Evolution of eukaryotic genomes is characterized by complex genome rearrangements leading to gene duplication, fusion, fission, recombination, and loss of fragments. These effects play a significant role in the evolution of many gene families and can lead to extensive domain rearrangements and evolution of novel domain architectures (Apic et al. 2001; Bjorklund et al. 2005; Patthy 2003; Weiner et al. 2006). Another phenomenon illustrating the dynamics of genome evolution are lineage-specific protein family expansions (Lespinet et al. 2002), seen first in Caenorhabditis elegans (Copley et al. 1999), but coming fully into focus only after sequencing of the sea urchin genome (Sodergren et al. 2006). In sea urchin, several innate immune- and apoptosis-related families underwent an unprecedented expansion as compared to any previously sequenced organism (Hibino et al. 2006; Robertson et al. 2006). There are many questions surrounding these expansions. How did the functions of recently diverged paralogs evolve? Is the number of paralogs after species-specific expansion similar in different species? Is it possible that proteins in such independently evolved groups would converge on similar functions? In this paper, we attempt to answer some of these questions for the several groups of innate immune-related receptors and regulators, which display all the phenomena mentioned in this paragraph.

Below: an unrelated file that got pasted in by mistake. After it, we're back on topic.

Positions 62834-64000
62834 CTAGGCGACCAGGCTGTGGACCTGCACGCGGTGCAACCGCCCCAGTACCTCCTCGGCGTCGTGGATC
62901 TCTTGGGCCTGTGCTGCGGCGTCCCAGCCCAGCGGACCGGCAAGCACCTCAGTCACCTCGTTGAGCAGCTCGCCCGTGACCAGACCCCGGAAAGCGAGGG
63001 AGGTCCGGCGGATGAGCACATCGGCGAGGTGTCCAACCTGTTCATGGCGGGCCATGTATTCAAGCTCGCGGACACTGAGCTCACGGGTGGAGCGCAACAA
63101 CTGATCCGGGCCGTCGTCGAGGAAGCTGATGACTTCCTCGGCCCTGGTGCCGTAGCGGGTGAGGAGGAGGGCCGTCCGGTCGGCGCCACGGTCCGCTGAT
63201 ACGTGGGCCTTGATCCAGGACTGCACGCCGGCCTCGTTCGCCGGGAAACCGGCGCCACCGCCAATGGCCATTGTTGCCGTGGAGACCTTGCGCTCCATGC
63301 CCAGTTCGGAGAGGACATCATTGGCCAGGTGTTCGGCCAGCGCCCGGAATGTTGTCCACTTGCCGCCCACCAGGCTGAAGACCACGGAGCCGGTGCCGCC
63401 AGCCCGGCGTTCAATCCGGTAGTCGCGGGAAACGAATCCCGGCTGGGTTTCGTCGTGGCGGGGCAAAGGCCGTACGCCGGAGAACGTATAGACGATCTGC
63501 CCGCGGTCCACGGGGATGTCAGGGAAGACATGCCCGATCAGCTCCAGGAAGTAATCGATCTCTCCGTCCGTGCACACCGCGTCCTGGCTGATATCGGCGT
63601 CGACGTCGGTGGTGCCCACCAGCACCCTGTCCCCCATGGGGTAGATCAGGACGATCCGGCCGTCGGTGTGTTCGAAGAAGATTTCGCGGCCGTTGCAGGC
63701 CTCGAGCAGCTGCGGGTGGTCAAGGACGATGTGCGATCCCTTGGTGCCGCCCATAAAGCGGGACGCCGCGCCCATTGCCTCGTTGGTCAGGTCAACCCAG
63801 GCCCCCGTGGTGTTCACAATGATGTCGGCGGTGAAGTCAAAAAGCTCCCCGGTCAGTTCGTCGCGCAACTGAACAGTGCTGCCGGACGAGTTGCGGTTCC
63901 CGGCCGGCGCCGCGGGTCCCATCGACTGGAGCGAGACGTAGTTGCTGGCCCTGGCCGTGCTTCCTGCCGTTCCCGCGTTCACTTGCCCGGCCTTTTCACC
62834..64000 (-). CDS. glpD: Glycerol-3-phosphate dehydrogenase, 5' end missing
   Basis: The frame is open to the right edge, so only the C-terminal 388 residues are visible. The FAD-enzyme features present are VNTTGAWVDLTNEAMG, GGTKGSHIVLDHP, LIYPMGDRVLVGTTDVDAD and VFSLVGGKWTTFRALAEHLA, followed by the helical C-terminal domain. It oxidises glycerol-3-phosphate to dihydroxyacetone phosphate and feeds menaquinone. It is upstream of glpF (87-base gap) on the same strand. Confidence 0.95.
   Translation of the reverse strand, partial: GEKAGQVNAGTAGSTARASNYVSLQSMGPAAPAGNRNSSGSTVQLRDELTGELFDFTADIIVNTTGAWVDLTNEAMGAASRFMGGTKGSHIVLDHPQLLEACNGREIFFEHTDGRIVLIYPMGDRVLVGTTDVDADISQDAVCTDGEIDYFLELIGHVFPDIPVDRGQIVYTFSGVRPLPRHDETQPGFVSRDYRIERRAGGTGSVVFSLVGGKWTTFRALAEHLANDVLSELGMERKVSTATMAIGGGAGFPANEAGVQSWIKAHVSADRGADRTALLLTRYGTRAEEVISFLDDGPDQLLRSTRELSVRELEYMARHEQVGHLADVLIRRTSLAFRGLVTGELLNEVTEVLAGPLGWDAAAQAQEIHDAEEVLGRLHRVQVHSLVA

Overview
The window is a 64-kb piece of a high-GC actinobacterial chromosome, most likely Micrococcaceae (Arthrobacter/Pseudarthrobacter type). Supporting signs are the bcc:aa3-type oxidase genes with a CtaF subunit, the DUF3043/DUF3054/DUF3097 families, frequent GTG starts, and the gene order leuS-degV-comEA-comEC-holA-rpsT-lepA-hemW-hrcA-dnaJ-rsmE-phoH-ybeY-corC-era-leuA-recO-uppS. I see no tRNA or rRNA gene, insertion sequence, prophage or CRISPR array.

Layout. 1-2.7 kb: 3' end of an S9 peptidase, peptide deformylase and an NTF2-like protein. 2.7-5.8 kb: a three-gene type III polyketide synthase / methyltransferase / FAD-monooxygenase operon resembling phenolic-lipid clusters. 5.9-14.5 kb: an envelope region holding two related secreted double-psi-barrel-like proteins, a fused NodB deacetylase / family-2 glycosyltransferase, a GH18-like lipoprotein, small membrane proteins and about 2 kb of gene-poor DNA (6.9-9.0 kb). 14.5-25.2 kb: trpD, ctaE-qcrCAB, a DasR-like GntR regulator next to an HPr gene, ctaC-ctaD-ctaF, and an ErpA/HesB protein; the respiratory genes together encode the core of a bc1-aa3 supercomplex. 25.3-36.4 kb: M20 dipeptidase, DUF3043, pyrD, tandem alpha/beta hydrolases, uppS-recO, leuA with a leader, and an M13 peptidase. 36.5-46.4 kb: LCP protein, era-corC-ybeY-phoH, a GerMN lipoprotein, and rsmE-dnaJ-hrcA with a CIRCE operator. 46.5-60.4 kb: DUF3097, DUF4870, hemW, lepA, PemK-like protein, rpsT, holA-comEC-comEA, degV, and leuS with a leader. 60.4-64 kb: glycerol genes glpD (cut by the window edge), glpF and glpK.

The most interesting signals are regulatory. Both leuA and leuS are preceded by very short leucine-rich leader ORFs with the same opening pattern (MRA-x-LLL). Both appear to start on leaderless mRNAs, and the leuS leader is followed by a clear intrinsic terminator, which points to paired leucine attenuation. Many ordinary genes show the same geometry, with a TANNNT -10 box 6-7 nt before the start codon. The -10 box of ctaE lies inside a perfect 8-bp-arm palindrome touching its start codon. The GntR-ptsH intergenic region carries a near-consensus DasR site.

The regulation of innate immune responses relies on several families of pattern-recognition receptors (PRRs) that recognize pathogen- or damage-associated molecular patterns (PAMPs, DAMPs), which originate from invading pathogens or are released by dying or injured cells. In the absence of adaptive immunity, the number and diversity of PRRs may provide an advantage to an organism living in pathogen-rich environments. Two families of PRRs conserved from early invertebrates to mammals, the intracellular NOD-like receptors (NLRs) (Fritz et al. 2006; Martinon and Tschopp 2005; Ting et al. 2006) and the transmembrane toll-like receptors (TLRs; Beutler et al. 2006; Medzhitov 2001; West et al. 2006), are of particular interest because of their roles in a number of diseases.